What does it mean?
Stå i det literally means ‘stand in it’, but a more accurate translation would be ‘stick with it’.
It could be fair to say it’s the Norwegian version of the British ‘keep calm and carry on’, as – like this British staple – stå i det reflects a Norwegian cultural particularity.
Just as the Brits cherish their ability to keep cool and not get too worked up about things (at least not visibly), Norwegians take pride in their ability to keep at it when things are tough.
Persistence is a crucial part of Norwegian identity. We’re a Viking people. We probably wouldn’t even exist unless some lunatic had decided to make the land that could yield literally nothing other than potatoes his own.
Yes, we are rich now. But we didn’t always have our oil money. Until recently we were pretty poor.
Norwegians know this (at least we’re supposed to, it’s fair to say the lesson has not completely sunk in with everyone in the younger generations).
Everyone has a grandparent who has told them the story of how they would eat fish on Monday, then a new fish together with the leftover fish on Tuesday, then a new fish mixed with those leftovers on Wednesday – and so on (just imagine what Fridays were like!).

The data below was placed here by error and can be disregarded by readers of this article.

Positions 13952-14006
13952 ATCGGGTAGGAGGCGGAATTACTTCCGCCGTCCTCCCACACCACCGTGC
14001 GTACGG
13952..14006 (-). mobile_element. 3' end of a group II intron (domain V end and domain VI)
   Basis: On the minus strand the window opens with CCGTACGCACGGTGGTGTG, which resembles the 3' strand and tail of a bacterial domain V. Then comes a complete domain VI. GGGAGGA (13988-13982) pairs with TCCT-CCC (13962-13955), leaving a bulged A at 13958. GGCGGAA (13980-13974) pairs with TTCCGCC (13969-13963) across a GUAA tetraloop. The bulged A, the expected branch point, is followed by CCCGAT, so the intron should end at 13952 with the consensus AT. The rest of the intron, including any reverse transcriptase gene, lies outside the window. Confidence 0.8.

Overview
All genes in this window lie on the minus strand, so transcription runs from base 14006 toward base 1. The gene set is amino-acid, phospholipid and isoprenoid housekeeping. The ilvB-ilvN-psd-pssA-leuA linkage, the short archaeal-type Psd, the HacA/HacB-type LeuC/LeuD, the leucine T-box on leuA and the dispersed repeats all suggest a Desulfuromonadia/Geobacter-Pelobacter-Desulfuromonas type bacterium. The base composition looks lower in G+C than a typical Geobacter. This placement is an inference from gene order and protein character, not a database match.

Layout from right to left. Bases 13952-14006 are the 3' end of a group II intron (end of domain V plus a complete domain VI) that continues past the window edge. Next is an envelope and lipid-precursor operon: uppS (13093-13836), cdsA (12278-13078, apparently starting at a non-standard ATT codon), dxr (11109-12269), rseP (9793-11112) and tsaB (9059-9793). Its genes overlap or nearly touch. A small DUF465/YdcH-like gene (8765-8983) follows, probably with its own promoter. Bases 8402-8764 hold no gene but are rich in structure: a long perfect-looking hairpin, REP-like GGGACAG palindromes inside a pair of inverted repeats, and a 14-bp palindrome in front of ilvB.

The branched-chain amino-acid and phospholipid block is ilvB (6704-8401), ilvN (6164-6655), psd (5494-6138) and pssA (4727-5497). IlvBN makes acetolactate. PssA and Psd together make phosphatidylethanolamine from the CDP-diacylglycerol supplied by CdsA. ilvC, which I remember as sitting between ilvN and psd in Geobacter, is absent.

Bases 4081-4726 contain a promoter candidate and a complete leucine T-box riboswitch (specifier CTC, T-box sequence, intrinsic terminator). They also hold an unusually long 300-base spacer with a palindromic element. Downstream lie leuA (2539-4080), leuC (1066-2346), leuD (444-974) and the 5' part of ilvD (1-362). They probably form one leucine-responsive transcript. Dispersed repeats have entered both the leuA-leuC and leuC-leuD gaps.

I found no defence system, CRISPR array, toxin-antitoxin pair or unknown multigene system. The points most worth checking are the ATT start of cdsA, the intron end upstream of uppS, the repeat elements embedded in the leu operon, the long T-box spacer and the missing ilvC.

When the weather is crap but the first snow has turned the slopes white, Norwegians don’t stay inside – they bloody ski.
In the north of Norway – the arguably proudest Norwegians of all – they say stå han av, which translates to ‘stand him off’, but means the same as stå i det. I once had a northerner tell me in utter seriousness that, anytime the weather was really bad (and, trust me, it gets really bad far north) he “likes sitting on the edge of the sea to really feel the weather.”
Bottom line is, Norwegians know how to handle a crisis. All Norwegian children learn in school how to build a bonfire and snow caves to seek refuge from during a storm. Hell, the main dish kids are told to bring for their weekly ‘forest day’ (yes, we have that), is called pinne brød – ‘stick bread’.
When things are tough, the Norwegian står i det. They persist.